Processor family developed by IntelCorporation
, and now made by Intel and numerous competitors, which has historically powered the PeeCee
) line of computers for the 20+ years that it has existed. Usually referred to as the x86
architecture, in reference to the original (pre-Pentium) numbering scheme. Also called the "IA-32" (Intel Architecture 32-bit) line; for the 32-bit members of the family (not including the 80286 and older; nor including the 64-bit versions).
The processor family consists of LittleEndian
processors, with register widths ranging from 16 to 64 bits. Originally a ComplexInstructionSetComputer
architecture; modern variants are ReducedInstructionSetComputer
devices with an external system which translates the CISC-ish instruction set into a RISC core. Notoriously register-poor (only 8 general purpose registers). Often criticized for being a kludgy architecture (it carries 'round 20 years worth of backwards-compatibility baggage, plus source-level up-compatibility with the original 8-bit 8080), and for the immense amount of power consumed and heat generated.
Notable members of the line has included:
- The 8086 and 8088. Hybrid 8/16 processors used in the original PCs. Limited to 1Mb of directly-addressable memory (further reduced to 640k by the PC architecture, which put the video frame buffer at address 0xA0000). The 8088 only had 8 external address lines, so 16-bit transfers required an additional bus cycle. Well-known for it's widely-despised segmented memory model. Originally ran at 4.077MHz; was later available in 8Mhz and 10Mhz. The 10Mhz was often slower; given that it was faster than the memory devices at the time (and thus required wait states). Caches were not yet found in PCs.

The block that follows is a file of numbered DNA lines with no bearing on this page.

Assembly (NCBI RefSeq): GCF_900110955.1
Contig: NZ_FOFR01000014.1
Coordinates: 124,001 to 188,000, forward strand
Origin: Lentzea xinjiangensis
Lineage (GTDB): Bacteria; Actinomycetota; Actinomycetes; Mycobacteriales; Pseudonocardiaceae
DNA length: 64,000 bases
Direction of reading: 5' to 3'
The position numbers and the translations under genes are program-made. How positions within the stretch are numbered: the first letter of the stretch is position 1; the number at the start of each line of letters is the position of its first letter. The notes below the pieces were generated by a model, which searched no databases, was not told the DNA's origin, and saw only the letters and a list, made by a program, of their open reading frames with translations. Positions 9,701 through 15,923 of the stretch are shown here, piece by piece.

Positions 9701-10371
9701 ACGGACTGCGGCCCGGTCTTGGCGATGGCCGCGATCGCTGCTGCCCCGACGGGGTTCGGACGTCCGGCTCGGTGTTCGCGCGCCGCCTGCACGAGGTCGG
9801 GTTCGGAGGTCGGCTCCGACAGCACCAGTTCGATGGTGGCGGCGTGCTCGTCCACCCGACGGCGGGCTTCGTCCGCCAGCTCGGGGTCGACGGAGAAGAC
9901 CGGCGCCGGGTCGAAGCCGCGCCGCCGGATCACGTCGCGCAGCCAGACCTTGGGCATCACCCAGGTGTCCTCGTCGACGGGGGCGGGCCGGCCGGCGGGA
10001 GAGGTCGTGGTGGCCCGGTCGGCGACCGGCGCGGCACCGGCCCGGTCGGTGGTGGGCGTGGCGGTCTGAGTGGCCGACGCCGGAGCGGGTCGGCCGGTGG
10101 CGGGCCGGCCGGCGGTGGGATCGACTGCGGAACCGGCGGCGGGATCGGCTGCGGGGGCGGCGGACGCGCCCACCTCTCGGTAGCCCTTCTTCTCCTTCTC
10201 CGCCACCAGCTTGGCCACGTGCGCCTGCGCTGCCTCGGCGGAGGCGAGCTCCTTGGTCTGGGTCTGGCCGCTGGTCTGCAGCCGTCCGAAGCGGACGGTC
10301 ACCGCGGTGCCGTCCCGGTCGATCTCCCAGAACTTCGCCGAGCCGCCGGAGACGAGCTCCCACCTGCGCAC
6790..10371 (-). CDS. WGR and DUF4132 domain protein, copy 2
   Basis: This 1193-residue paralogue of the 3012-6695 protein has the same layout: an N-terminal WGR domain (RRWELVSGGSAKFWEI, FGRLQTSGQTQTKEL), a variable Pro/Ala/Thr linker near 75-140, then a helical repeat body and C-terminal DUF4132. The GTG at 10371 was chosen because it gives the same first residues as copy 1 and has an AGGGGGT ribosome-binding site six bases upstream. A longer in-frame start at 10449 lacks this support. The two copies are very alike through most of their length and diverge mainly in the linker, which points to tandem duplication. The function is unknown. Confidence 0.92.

- The 80186 (or just 186). Not used in PCs (except for the Mindset), found in some embedded systems and Amiga bridge boards.
This is not true. I owned one of these in the early 90s (i technically still do even if i doubt i would be able to locate all the parts). I think it was called Monroe System 2000 and ran "Monroe DOS 2.0" (which was pretty much identical to MS/PC-DOS 2.0 but impossible to upgrade to anything 3.x).
- 80286. Added a rudimentary MMU, and the ability to address >1Mb of memory. Available in speeds up to 25MHz or so.
- 80386 family. The first fully 32-bit member of the line. Supported faster clock speeds, as well as a much more powerful MMU (which hasn't changed all that much since). Capable of running a protected OS with a flat address space; several soon appeared at around this time (WindowsNt, IbmOsTwo, early versions of LinuxOs, XenixOs?). AmericanMicroDevices? entered the market at this point; with a line of competing (and compatible) processors also referred to as the 386. Intel, of course, sued. Available in speeds up to 80MHz.
- 80386DX. With an external 32-bit data bus.
- 80386SX. With an external 16-bit data bus.
- 80486 family.. The first pipelined version of the family (still single-issue though), capable of a throughput of nearly one instruction per clock cycle. Added a floating point coprocessor on-chip (all earlier versions required an off-board FPU, many PCs didn't have one installed). Available in speeds from 33Mhz up to 133 Mhz. Quite a few members of this family:
- 80486SX. Without the floating point coprocessor.
- 80486DX. With the coprocessor
- 80486DX2, DX4. Like the DX, but with a ratio of 2 (or 4) between the CPU and memory subsystems; allowing for faster CPU speeds than the memory devices at the time could support.
Around this time, Intel lost its trademark infringement suit with AMD, on the grounds that numbers could not be trademarked. So rather than calling the next major change in the family the 80586; it was rechristened the Pentium (a name Intel could trademark). Subsequent versions have been Pentium-n
for some n
; Intel has yet to release a Hexium or a Heptium (and likely never will).
I'll let someone fill in the history of Pentium's; my knowledge of ancient history is more solid than my knowledge of recent history.
- Pentium Pro
- Pentium with MMX (MultiMediaExtensions?)
- Pentium 2
- Pentium 3
- Pentium 4
- Xeon versions
- Pentium M
- Pentium D
In 2005, AppleComputer
announced that the AppleMacintosh
line of computers would migrate from the PowerPc
architecture to the ExEightySix